Age-related loss of skeletal muscle mass and function is a major cause of loss of mobility, increased frailty and falls in the elderly and impacts profoundly on the quality of life of older people. Modified reactive oxygen species (ROS) generation has been implicated in the mechanisms by which muscle function is lost with increasing age. ROS are increased in skeletal muscles of adult mice following a period of isometric contractions and this is associated with adaptive increases in transcription of a number of cytoprotective proteins in muscle including the heat shock proteins (HSPs). In contrast ROS generation and the ability to activate this adaptive stress response are modified in skeletal muscle of old mice, which also demonstrate a chronic activation of NFκB, associated with a pro-inflammatory environment. Transgenic studies have demonstrated that this blunted adaptive response plays a key role in development of age-related functional deficits. Lifelong overexpression of cytoprotective HSPs results in improved muscle function and a reduction in the accumulation of markers of oxidative stress in muscles of old mice. Studies have demonstrated that mice lacking Cu,Zn superoxide dismutase showed an accelerated loss of skeletal muscle and bone mass and function and examination of adaptive responses in muscles of adult Sod1−/− mice show aberrant DNA binding activity of NFκB similar to that observed in muscles of old WT mice. These data demonstrate a role for aberrant ROS generation in age-related loss of muscle mass and function, that the development of age-related muscle weakness and atrophy are not inevitable and strengthen the hypothesis of the involvement of failed adaptive responses in the development of these deficits.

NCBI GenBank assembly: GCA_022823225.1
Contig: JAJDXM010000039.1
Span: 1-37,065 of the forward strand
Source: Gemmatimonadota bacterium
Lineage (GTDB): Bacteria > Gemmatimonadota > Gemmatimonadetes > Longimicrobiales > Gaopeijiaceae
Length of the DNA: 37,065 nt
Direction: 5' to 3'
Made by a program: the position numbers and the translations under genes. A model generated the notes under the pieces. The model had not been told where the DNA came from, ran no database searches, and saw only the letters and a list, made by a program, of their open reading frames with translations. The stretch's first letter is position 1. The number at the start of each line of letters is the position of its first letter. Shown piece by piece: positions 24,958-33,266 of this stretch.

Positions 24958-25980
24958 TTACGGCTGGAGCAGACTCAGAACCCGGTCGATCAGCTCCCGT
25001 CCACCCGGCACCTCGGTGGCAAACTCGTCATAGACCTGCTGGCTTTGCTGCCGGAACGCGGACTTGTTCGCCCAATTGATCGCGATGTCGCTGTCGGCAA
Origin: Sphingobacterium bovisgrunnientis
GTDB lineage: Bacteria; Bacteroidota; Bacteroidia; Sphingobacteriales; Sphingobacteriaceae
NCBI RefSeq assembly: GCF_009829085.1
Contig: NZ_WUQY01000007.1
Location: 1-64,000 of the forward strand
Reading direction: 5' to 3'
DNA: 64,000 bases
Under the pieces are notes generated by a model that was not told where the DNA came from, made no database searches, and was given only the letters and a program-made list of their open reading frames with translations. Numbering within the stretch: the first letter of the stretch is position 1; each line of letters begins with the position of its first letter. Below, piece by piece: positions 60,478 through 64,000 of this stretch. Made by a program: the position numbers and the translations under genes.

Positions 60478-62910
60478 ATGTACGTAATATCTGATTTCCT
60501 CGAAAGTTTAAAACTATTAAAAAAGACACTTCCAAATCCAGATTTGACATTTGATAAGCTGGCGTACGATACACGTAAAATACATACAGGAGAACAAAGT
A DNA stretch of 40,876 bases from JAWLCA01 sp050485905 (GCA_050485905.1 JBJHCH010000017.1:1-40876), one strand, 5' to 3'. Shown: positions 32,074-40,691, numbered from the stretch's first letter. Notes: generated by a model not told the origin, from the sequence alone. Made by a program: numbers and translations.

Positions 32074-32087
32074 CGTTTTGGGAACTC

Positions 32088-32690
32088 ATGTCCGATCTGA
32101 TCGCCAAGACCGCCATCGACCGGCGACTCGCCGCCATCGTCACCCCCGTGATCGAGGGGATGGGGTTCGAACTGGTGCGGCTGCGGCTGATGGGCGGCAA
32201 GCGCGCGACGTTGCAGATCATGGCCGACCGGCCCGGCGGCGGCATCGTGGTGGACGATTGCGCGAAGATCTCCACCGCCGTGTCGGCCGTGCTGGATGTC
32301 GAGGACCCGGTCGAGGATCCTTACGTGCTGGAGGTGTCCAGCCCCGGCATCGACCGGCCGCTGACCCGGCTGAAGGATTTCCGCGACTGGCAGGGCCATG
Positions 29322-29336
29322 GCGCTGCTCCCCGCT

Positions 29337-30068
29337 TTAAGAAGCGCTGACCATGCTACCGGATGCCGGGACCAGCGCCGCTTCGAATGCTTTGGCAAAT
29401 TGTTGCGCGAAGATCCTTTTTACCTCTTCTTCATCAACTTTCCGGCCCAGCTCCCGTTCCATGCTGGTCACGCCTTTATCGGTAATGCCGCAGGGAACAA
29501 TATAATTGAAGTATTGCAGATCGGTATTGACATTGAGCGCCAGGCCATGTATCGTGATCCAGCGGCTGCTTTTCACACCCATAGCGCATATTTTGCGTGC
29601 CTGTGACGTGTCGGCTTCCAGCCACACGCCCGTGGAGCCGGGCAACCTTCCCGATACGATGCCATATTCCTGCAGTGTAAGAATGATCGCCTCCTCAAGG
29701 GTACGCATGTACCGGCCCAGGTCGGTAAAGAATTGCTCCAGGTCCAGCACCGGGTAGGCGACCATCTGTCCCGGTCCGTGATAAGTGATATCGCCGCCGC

This work was funded by Research into Ageing, BBSRC, MRC, Arthritis Research UK and National Institutes of Health (USA).
18 May 2013 - 22 May 2013